The Expository Files

For What Am I Waiting?
(Psalm 39)

Waiting is part of life. Some businesses have thrived on reducing wait time. That is the purpose behind drive through lanes at the bank and at fast food restaurants. That is why there are so many checkout lanes at the grocery store. But, inevitably, we still find ourselves waiting in lines and waiting rooms. Waiting is sometimes necessary: The farmer waits for his crops to mature. The batter waits for his pitch. The runner waits for the starting pistol.

But waiting is sometimes dangerous. Many illnesses can be treated if caught soon enough. A person who is flailing about in the water is not interested in being asked to "wait a minute" before being tossed a rope. Spiritual minded people would think of the danger of waiting to obey the gospel or teaching the lost about Jesus.

Why do so many wait to make things right with God? Why not follow Him today? Why put off things we know need doing? Many times we fail to act because spiritually we are unprepared; we are too distant from God. But such neglect is a dangerous thing; the opportunities to save ourselves and others slip away (1 Timothy 4:15,16).

Consider the Psalmist David who, because of his own sin and estrangement from God, for a time could no longer speak for the Lord (he was ashamed to teach righteousness when he himself had been so negligent). Listen to him: "And now, Lord, for what do I wait? My hope is in You." (Psalm 39:7). That is a good question. When it comes to being what the Lord wants me to be, then what am I waiting for? Consider the thirty-ninth Psalm.

Waiting to Speak

I said, "I will guard my ways
That I may not sin with my tongue;
I will guard my mouth as with a muzzle
While the wicked are in my presence."
I was mute and silent, I refrained even from good,
And my sorrow grew worse.
My heart was hot within me,
While I was musing the fire burned;
Then I spoke with my tongue:
(Psalm 39:1-3).

Sin and neglect makes it awkward for us to communicate any spiritual truth to others. We are commanded to tell others of Jesus; to encourage obedience to His gospel and to teach against sin. We are told to have the proper spirit and attitude as we do so (Ephesians 5:11; Titus 3:8; Galatians 6:1,2). But we cannot help others see their need to repent of wrong if we refuse to do so ourselves (Matthew 7:1-5).

The Psalmist also tells us that to continue in neglect and sin only makes matters worse (vs. 2). The Psalmist David's "sorrow" and inner "pain" grew worse. His sin had many bad effects, both temporal as well as spiritual (Romans 7:24; 1 Timothy 6:9,10). David saw clearly opportunities and the need to speak (vs. 3). He was so eager to speak to the need of the moment (like Jeremiah; Jeremiah 20:9). God expects you to be prepared to obey Him and speak His will as well (Acts 4:19,20). "And now Lord, for what do I wait? My hope is in Thee".

Time Does Not Wait For Us To Act

LORD, make me to know my end
And what is the extent of my days;
Let me know how transient I am.
Behold, You have made my days as handbreadths,
And my lifetime as nothing in Your sight;
Surely every man at his best is a mere breath.
Surely every man walks about as a phantom;
Surely they make an uproar for nothing;
He amasses riches and does not know who will gather them.
(Psalm 39:4-6)

Life goes on. It would be nice if we could call "timeout" and life would just stop while we attended to our business, and then when we were ready to take care of the Lord's business; we could start the clock up again. Like Jesus, we need to be "about our Father's business" (Luke 2:49; cf. Ecclesiastes 12:13,14; Joshua 24:14-15).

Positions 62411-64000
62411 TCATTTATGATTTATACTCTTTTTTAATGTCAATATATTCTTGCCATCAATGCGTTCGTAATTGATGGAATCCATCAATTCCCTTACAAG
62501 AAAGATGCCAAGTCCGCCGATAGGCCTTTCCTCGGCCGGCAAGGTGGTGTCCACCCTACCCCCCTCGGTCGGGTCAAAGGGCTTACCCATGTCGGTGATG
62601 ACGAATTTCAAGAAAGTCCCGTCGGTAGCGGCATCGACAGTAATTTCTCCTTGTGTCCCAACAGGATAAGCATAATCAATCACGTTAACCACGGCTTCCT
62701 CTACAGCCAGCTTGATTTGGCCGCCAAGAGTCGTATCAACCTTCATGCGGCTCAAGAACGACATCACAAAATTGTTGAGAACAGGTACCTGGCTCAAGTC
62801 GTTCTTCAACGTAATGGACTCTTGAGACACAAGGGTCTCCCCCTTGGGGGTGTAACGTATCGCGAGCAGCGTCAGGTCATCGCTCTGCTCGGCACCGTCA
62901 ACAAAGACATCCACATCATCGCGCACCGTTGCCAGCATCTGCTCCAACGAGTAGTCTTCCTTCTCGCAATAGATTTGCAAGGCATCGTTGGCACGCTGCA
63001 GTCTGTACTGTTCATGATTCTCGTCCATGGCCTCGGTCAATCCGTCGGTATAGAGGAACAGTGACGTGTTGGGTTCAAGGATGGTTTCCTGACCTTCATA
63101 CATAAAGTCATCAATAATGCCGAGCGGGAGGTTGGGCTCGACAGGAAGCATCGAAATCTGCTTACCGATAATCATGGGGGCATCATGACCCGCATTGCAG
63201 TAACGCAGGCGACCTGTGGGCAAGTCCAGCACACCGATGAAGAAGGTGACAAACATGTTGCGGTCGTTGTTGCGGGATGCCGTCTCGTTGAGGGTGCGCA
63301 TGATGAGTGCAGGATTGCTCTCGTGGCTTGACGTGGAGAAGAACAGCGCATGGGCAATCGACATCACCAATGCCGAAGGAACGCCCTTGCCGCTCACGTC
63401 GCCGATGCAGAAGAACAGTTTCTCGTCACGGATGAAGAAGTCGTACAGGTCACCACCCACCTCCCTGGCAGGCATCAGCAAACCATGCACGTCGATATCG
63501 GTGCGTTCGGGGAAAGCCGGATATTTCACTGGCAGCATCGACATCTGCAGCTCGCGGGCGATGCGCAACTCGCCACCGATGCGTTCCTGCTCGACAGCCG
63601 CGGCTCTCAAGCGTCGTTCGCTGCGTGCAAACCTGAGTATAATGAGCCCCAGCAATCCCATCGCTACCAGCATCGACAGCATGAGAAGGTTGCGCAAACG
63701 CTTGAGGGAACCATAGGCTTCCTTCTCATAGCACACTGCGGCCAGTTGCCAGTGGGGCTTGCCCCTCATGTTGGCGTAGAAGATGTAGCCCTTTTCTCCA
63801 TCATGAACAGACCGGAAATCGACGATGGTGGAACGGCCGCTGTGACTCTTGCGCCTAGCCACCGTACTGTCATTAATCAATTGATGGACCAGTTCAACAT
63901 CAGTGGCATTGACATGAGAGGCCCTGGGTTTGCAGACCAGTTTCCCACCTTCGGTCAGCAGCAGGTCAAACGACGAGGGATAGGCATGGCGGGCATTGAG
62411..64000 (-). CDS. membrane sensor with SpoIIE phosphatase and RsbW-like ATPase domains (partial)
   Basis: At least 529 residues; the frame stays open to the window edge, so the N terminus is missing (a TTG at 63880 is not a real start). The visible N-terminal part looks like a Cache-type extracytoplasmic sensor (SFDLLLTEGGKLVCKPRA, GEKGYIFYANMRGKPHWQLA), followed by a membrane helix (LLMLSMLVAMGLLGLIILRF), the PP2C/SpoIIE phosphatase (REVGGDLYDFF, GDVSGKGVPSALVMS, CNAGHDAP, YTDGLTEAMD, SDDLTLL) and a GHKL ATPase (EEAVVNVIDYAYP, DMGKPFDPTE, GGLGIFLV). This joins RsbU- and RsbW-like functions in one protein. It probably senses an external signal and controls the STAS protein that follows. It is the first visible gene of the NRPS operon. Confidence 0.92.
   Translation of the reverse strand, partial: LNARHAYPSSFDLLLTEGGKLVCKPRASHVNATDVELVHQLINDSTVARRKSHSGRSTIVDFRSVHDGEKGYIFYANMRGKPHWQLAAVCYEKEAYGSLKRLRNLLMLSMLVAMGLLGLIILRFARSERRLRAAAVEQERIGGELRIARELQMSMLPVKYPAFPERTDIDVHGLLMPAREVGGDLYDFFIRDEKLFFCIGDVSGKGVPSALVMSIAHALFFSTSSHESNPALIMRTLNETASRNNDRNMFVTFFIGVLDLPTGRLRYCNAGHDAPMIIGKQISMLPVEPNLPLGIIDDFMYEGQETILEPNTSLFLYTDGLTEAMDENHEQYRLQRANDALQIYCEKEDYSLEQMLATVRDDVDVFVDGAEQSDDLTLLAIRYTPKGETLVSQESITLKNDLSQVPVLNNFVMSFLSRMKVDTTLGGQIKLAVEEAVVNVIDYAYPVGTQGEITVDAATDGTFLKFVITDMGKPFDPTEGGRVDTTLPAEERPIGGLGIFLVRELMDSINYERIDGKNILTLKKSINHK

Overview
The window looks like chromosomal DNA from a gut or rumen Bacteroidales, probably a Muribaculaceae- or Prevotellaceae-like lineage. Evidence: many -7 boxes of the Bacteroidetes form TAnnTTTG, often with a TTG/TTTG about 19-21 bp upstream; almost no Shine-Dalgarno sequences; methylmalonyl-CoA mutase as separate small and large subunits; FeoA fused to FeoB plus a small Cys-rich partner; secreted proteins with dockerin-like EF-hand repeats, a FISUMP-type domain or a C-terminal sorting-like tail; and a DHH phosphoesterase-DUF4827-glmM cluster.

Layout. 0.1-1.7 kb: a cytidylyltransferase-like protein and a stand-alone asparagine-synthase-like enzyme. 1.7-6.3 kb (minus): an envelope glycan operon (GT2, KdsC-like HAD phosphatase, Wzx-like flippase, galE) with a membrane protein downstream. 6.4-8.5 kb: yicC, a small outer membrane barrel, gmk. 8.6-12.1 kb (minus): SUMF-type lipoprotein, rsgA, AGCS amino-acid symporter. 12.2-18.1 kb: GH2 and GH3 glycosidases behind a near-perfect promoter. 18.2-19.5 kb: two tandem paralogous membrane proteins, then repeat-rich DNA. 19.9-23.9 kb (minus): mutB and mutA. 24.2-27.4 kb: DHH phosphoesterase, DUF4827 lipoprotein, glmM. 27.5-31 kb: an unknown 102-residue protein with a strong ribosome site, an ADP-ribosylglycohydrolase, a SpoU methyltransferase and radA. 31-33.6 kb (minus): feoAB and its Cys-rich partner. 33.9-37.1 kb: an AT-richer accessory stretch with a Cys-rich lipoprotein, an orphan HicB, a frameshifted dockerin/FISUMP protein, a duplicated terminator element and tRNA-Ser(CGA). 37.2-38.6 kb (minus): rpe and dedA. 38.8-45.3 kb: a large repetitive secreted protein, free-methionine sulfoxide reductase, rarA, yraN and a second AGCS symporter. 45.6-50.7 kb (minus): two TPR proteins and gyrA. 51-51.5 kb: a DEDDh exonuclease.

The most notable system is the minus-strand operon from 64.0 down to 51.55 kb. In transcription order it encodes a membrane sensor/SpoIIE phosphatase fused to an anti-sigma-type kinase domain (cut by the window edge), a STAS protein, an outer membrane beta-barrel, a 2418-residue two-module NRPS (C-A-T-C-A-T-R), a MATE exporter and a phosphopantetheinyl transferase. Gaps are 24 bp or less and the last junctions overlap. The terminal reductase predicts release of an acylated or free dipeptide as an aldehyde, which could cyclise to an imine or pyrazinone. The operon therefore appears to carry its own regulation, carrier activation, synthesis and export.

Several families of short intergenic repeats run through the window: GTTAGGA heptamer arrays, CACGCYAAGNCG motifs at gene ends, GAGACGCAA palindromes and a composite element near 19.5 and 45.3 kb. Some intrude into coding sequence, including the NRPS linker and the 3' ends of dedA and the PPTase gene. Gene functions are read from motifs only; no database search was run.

It is possible to wait too long. There is not always tomorrow. Paul was brought before the governor Festus and King Agrippa. Festus never seemed to be all that close to heeding the gospel, but Paul's preaching "almost persuaded" Agrippa to become a Christian. But think: how much better off in eternity is Agrippa than Festus? He is no better off! Being "close" to acting is not enough (Acts 26:24-29).

The Scripture often warns against assuming that "there is always a tomorrow" (Luke 12:19-21; James 4:14; 1 Thessalonians 5:1-3).

Hopelessly Waiting

And now, Lord, for what do I wait?
My hope is in You.
(Psalm 39:7)

Hear my prayer, O LORD, and give ear to my cry;
Do not be silent at my tears;
For I am a stranger with You,
A sojourner like all my fathers.
Turn Your gaze away from me, that I may smile again
Before I depart and am no more.
(Psalm 39:12-13).

The time to prepare is now. A day without the Lord is a day without hope. (Acts 4:12; Ephesians 2:12; Hebrews 3:12,13). There is no good reason to end this day without God. The Bible encourages speedy action on those who know what the right thing to do is. Today is the day to make preparation and take action (Hebrews 4:6-7; 2 Corinthians 6:1-3 ). David said; "For I am a stranger with You" (vs. 12). Don't allow the Lord to become a stranger to you! (Matthew 7:21-23).

Pain and sorrow is not always a bad thing. It woke David up as to his soul's true needs. It caused him to ask, "And now Lord, for what do I wait? My hope is in Thee."

It would have been foolish for David to have waited further. It would have been wasteful and could have had made tragic circumstances even worse.

Deliver me from all my transgressions;
Make me not the reproach of the foolish.
I have become mute, I do not open my mouth,
Because it is You who have done it.
Remove Your plague from me;
Because of the opposition of Your hand I am perishing.
(Psalm 39:8-10).

Like David's, our hope is also in the Lord. Like David, it is foolish for us to wait as well. There is too much at stake. It cannot be worth it. The consequences for neglect are too steep; and the reward for seeking God in righteousness are too wondrous. Our hope is in the Lord.

By Jon W. Quinn
From Expository Files 11.4, April, 2004